Inc.’s stock isn’t getting much love from investors even after it delivered what one analyst described as “blowout” results for its March quarter. Shares of the smartphone giant were down 0.7% in midday Thursday trading, reversing course after earlier gains of as much as 2.6%, following a fiscal second-quarter .AAPL,
easily topped expectations across all of its product categories, with for the new iPhone and continued strong momentum for the iPad and Mac businesses amid the remote-work boom. Despite the strong results, there are questions about how long Apple’s hot streak can continue. Leaving aside issues like supply constraints, which Apple estimates could have a $3 billion to $4 billion negative revenue impact on its June-quarter results, some analysts have expressed that Apple’s could mean tough comparisons later in the year.
Bernstein analyst Toni Sacconaghi wrote that “ironically, Apple’s Q2 may have been TOO good” since the“will be staring down tough [comparisons] in essentially in FY 22 & next year’s iPhone 13 cycle is likely to be evolutionary/more muted.” Sacconaghi expects it will be difficult for Apple’s business to grow in fiscal 2022. He currently models revenue to be “fractionally” down from his fiscal 2021 projection but cautions that “it could be worse.” He has a market performance rating and a $132 . Bank of America’s Wamsi Mohan also sees “a tough bar” in fiscal 2022 as he considers the future . The and September quarters of fiscal 2021, but comparisons in December will be steep. Then, the next March quarter’s results will be up against the 54% Apple reported Wednesday afternoon.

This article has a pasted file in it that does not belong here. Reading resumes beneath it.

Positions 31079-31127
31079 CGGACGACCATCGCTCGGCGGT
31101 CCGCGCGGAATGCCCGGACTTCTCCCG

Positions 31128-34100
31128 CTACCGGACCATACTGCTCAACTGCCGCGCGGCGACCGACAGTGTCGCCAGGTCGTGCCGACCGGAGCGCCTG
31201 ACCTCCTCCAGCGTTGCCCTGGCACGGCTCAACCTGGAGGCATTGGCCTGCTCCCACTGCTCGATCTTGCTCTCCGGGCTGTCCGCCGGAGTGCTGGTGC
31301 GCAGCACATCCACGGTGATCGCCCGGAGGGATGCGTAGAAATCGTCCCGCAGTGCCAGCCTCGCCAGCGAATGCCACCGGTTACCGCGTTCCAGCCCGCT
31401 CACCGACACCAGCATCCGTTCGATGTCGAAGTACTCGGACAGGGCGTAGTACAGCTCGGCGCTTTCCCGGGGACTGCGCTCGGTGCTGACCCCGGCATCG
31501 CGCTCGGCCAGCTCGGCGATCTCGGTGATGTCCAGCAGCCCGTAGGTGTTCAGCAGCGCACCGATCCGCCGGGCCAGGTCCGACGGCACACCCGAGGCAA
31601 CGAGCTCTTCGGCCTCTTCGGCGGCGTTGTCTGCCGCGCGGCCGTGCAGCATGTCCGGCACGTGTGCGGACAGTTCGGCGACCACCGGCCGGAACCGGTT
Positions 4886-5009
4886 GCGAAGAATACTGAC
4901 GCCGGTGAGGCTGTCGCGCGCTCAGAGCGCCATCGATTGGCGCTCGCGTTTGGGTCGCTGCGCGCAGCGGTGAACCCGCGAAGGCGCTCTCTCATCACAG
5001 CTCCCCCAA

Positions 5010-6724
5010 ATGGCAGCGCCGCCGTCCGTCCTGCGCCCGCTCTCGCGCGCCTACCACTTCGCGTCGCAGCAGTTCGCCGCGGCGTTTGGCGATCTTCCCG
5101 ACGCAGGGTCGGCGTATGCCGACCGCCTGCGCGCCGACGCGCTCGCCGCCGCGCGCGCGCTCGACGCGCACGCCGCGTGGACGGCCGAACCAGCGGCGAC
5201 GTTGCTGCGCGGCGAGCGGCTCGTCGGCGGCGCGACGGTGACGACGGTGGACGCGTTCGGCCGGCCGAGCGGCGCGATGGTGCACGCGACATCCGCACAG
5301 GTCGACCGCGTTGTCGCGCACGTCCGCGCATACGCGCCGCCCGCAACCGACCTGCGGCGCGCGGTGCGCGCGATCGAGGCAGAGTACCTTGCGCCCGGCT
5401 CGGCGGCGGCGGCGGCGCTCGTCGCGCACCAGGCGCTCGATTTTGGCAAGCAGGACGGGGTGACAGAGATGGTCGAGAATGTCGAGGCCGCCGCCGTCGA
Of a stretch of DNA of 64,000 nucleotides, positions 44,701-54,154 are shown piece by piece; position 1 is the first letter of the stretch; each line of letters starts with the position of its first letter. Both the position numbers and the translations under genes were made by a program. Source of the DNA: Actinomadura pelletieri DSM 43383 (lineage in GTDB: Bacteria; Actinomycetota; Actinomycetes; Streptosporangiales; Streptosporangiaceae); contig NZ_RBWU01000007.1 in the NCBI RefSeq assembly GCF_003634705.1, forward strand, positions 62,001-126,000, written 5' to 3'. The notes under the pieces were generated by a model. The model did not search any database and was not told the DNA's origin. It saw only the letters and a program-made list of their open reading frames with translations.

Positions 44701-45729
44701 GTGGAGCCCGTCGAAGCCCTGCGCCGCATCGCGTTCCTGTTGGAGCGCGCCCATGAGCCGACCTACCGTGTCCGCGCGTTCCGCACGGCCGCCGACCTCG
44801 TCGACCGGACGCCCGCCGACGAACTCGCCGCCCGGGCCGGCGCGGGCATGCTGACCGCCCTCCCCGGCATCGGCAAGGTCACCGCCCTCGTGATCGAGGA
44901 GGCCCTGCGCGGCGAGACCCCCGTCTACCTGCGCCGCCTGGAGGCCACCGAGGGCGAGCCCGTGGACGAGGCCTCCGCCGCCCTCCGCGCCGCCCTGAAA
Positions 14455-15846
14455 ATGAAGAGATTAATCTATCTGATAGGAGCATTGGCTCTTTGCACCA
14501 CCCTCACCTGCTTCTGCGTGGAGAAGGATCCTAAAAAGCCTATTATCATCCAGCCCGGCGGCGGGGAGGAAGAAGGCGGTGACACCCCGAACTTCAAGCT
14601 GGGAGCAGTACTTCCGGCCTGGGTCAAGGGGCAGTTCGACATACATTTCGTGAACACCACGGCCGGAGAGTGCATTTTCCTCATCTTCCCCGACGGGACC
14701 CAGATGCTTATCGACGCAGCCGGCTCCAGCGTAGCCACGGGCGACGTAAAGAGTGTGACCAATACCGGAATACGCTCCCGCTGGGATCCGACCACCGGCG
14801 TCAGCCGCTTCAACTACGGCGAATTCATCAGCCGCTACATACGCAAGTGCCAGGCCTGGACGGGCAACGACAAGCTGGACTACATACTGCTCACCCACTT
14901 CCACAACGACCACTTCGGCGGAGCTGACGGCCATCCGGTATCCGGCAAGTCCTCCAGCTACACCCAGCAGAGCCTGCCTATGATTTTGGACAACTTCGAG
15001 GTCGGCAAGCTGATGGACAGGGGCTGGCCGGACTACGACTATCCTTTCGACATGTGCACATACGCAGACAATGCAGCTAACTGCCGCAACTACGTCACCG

He maintained a neutral rating on theto $160 from $155. The latest numbers were enough to get one formerly skeptical analyst to throw in the towel on his bearish call, though he wasn’t ready to turn entirely positive on Apple’s prospects. “Our original view that the iPhone cycle would disappoint was wrong,” wrote Goldman Sachs analyst Rod Hall in upgrading the stock to neutral from sell. “Not only has during the cycle, but Mac and iPad have also materially outperformed our forecasts. IPad demand is so strong that the $3 billion to $4 billion of revenue on the table in FQ3 to June.”
Hall declined to turn bullish on the name, writing that “to be more constructive on Apple’s stock, we would want tohigh levels of demand are sustainable well into 2022.” He would also look for “faster-than-expected growth in services as an incremental positive, assuming margins remain stable.” Others were more upbeat, including Raymond James analyst Chris Caso, who wrote that he’s still bullish on the next iPhone cycle. “Our analysis suggests iPhone margins are now about 5% better than the past few cycles, which has been driven by customers’ preference for the higher-end, more expensive models,” he wrote. “We think there’s no reason to believe that will change for the fall cycle. But what’s likely to change is that unit sales will improve.”
In Caso’s view, the momentum for the iPad and Mac businesses may be more brutal to sustain. However, for comparisons, supply constraints could help Apple’s future optics, he suggested. While remote work trends have contributed to, new product introductions have also helped, he argued. “The fact that those products have been supplied constrained would help create a softer landing if those categories were to slow post-pandemic.” Caso has an outperform rating on the stock and boosted his target to $185 from $160. Evercore ISI’s Amit Daryanani also remained upbeat on the future following what he described as “blowout” results.
Apple’s earnings “highlighted the trifecta of – a) accelerating iPhone demand with 5G, b) expansion of gross margins and c) better monetization of services,” he wrote. “The combination of these factors continues to imply a >$5.00 EPS potential for Apple.” Daryanani has an outperform rating and a $175
has risen 13%.